Crafting is, one might argue, in their DNA. Roxanne has served as clothing superintendent for the local 4-H chapter since her own kids were in the club. Today, machine embroidery is her strong suit (she stitched the logo tapestry that greets visitors at the Red-Roxy checkout). Jessica, for her part, is a natural problem-solver and quickly took up the Bernina sewing machine repair and warranty work that came with the business. They divide the required management between them – more amicably than either imagined.

“We didn’t really know how it would go, to be honest,” says Jessica, whose day starts early with the milking of 75 registered Holsteins on her family’s farm. “What’s surprised us most is how diverse the quilting community is, right here in our rural town.” One of the first of Red-Roxy’s many ongoing classes, exploring “100 Modern Quilt Blocks,” drew 36 people, ranging in age from 21 to 85.

This community of quilters and ‘sewists,’ they say, are part forager, part engineer, and all artist. Even though Red-Roxy stocks 3,000 bolts of fabric, folks know that when any given batik or double gauze or true-blue cotton is gone, it’s gone – as in, perhaps not even available from the manufacturer – and they pore over them with the precision of gem buyers, piecing together just the right combination that will make their next project shine.

Jessica and Roxanne decide which of these fabrics to buy a year or more in advance, often at huge market shows that feature thousands of designers and vendors, all vying to get their limited-time wares out on shelves.

“Our store trademark has become the bright and modern,” Roxanne says. One of her current favorites features fluorescent cats. “And we’ve learned to make our buys together to get the other’s opinion on how it fits the year’s craft trends or palettes. Otherwise, something will show up and we’ll cringe and point fingers at each other: ‘Did you order that?’”

Then there’s the magic of bringing a quilt, wall-hanging, or piece of clothing to life, full of angles, measurement, cutting, and of course, sewing. Red-Roxy sells kits of pre-cut fabrics, ready to be stitched into blocks, or staff can advise on how fabrics will (or won’t!) work together in a pattern.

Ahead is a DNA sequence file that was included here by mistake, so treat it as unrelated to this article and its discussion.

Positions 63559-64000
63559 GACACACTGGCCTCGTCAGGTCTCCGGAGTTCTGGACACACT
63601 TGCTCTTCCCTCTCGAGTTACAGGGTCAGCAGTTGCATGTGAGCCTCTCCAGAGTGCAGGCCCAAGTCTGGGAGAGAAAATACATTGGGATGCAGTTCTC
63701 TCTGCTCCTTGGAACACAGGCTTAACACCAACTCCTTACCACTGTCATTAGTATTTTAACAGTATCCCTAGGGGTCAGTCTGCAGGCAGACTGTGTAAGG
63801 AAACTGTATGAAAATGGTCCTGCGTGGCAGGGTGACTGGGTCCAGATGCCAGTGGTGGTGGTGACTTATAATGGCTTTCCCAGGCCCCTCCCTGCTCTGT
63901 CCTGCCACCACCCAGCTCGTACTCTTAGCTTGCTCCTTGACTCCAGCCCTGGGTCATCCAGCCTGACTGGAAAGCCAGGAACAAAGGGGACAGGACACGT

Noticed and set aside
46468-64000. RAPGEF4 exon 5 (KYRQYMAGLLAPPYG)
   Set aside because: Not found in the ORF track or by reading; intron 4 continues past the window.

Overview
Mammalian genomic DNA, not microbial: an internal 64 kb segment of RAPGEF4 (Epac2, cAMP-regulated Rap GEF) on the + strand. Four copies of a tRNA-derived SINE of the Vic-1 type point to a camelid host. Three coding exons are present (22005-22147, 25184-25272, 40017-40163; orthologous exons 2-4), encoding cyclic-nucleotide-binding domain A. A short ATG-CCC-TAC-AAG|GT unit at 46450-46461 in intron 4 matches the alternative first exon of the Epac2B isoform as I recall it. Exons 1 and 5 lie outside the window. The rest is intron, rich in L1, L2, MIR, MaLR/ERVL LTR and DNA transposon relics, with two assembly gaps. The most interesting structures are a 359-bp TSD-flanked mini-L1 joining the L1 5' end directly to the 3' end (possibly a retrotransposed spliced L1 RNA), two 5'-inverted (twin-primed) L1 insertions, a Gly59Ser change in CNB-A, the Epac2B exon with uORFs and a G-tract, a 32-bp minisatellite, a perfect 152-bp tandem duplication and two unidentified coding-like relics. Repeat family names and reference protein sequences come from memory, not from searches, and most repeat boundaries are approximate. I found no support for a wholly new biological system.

True to the nature of ‘patchworking,’ Red-Roxy is a stop on the All Iowa Shop Hop each June, in which crafters get access to exclusive fabrics and discounts as they pick a little here, a little there from the circuit of nearly 100 stores.

 Red-Roxy also contributes to “Row by Row,” an international event each June through September. Central organizers choose a theme each year (2017 was “On the Go!”), and shops design and cut unique kits that comprise one row of quilt blocks. The first crafter in each store to complete eight rows, each representing a different store’s local flare, wins that store’s Row by Row prize: a valuable bundle of ‘fat quarters’ (quarter yards of fabric).

But Jessica and Roxanne say quilters’ true colors come flying out in the store’s dedicated craft retreats, winter and summer, as well as “Fridays After Close” (FAC for short), 5pm to midnight, once a month. The adult version of a lock-in, these retreats allow crafters to bring their current project and machine and just dial in for hours.

“We feed them, and we break up the frenzy with games and other fun stuff,” Roxanne says. “It’s so fun to see the talent in this community.”